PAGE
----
I do things in the woods that would make most people blush, and I’ve found lately that I resent porta-potties. Really, they’re far more filthy than the woods, and once you’re done maneuvering around in order to touch as few surfaces as possible – including the door handle – it’s easy to see why a large tree might look just as attractive. So I run with a “poopy-pack,” which is nothing more than four or five tissues in a little plastic baggie.
So stiletto and eyeliner girl with the expensive hair runs with toilet paper tucked in the waistband of her shorts. An open-toed shoe at a professional or social event immediately gives me away; I have four perfectly manicured small toenails and two big spaces where the toenails on my big toes used to be. Right now, I’m wearing a really cute frilly tank top that just happens to show off my latest chafing acquisition, a nice welt on my left underarm, courtesy of Sunday’s 40-miler. Oh, the backpack I brought my stuff home from Western States in will probably never be used again, see “poop-mix,” above.
Speaking of Western States again: I stayed up all day and all night. I hiked 3.5 miles up a mountain and back down again in wind, dust, rain and hail. I ate in the car and then stood in the rain again, in too many layers and working up that weird sweat where you’re cold on the outside but hot on the inside. I ran around the course in various combinations of clean, part clean and plain dirty clothes. Then I ran a solid 22 miles in 80 degrees, with mud, streams, poop and poop-mix. Then I slept on the field inside the track where the race finished wrapped in sheets and blankets from the medical tent until DB finished, at which point we slept in the car for two hours. After that, I took a cold shower in a high school gym and brushed my teeth with some icky-tasting water. I would find I still had mud on my legs later. I took a red-eye flight home and landed at 1:20 am.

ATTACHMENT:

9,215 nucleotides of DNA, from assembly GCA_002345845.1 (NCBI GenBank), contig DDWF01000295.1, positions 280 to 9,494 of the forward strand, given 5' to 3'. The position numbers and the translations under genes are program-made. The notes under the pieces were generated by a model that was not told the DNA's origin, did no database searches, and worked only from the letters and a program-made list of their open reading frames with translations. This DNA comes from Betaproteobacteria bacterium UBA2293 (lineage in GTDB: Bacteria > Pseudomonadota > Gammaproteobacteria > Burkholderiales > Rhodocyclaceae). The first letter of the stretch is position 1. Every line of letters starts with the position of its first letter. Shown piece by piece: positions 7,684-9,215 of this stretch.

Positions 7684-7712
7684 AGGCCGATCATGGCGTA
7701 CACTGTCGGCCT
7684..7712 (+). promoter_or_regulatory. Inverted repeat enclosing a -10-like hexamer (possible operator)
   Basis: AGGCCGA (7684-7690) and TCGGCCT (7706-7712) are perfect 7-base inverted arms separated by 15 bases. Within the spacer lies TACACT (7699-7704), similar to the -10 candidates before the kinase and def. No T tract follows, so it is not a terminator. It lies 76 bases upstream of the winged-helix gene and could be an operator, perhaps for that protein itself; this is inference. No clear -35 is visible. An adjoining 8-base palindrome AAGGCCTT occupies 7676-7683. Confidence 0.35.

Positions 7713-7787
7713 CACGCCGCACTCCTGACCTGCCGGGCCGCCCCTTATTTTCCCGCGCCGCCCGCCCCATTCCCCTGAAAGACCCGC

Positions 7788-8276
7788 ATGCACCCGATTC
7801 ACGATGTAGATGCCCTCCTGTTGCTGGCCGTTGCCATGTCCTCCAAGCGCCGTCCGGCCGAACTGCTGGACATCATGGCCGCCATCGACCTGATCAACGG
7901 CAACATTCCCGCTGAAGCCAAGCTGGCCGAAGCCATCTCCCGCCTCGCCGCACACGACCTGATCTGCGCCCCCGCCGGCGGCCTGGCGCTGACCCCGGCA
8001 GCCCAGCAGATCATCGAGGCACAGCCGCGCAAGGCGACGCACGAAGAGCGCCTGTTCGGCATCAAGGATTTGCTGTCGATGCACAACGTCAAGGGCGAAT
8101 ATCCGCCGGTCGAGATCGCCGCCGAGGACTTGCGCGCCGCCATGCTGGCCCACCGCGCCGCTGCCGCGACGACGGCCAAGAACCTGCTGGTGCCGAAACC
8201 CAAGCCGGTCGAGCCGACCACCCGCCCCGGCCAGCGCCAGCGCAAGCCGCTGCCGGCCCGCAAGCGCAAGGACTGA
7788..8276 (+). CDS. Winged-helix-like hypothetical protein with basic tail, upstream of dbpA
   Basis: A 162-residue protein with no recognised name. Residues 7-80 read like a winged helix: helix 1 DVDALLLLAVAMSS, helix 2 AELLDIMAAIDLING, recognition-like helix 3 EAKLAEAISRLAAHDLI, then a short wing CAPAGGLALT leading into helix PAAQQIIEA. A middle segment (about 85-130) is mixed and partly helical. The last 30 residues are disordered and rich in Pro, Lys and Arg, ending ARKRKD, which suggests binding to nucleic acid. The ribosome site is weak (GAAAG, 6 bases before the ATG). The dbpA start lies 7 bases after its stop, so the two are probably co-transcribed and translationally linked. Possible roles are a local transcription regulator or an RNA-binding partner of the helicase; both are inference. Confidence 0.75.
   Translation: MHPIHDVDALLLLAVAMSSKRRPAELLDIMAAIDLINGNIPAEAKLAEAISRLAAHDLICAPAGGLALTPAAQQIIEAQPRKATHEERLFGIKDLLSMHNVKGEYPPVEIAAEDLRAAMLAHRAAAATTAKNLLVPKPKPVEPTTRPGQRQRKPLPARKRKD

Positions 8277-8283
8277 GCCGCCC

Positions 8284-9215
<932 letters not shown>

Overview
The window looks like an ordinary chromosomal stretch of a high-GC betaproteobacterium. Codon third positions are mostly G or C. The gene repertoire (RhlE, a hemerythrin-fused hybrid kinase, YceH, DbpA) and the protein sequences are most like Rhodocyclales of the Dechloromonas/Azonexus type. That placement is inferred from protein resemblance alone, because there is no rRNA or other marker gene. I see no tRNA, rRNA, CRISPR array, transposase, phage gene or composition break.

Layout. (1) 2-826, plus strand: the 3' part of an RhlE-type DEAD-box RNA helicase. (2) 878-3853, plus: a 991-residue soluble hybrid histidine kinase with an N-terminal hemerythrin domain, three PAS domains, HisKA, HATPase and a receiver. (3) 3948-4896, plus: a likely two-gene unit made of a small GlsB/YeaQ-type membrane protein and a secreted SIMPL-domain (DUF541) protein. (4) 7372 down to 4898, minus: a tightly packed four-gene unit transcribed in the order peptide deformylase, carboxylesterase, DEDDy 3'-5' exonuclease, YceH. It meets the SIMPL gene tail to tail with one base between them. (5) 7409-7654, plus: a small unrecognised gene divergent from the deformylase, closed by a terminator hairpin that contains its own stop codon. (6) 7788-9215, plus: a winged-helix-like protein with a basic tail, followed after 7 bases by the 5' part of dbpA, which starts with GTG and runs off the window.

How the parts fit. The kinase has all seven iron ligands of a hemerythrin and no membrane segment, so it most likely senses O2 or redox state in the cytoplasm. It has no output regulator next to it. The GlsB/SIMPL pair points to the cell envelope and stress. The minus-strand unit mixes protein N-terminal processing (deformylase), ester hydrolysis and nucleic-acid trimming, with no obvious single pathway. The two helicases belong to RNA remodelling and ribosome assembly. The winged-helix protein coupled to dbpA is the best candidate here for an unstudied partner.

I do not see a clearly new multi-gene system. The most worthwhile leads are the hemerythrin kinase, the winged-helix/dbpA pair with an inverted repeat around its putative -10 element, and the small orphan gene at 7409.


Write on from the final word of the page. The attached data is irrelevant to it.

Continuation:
The next day, I took a long hot shower. I shaved for the first time in four days. I washed and straight-ironed my hair and put on a fun floaty sundress, wedges and black eyeliner. The dirt and grime and exhaustion of the weekend’s efforts had been washed, scoured and primped away.
And when Sunday’s 40-miler rolled around? It felt so, so good to get dirty again …
What about you, Salty readers? What “sides” of your personality war with your running self? Is it Mom v. runner? Executive v. runner? Social butterfly v. lone runner? Tell us about how you reconcile your “every day” self with your precious running hours.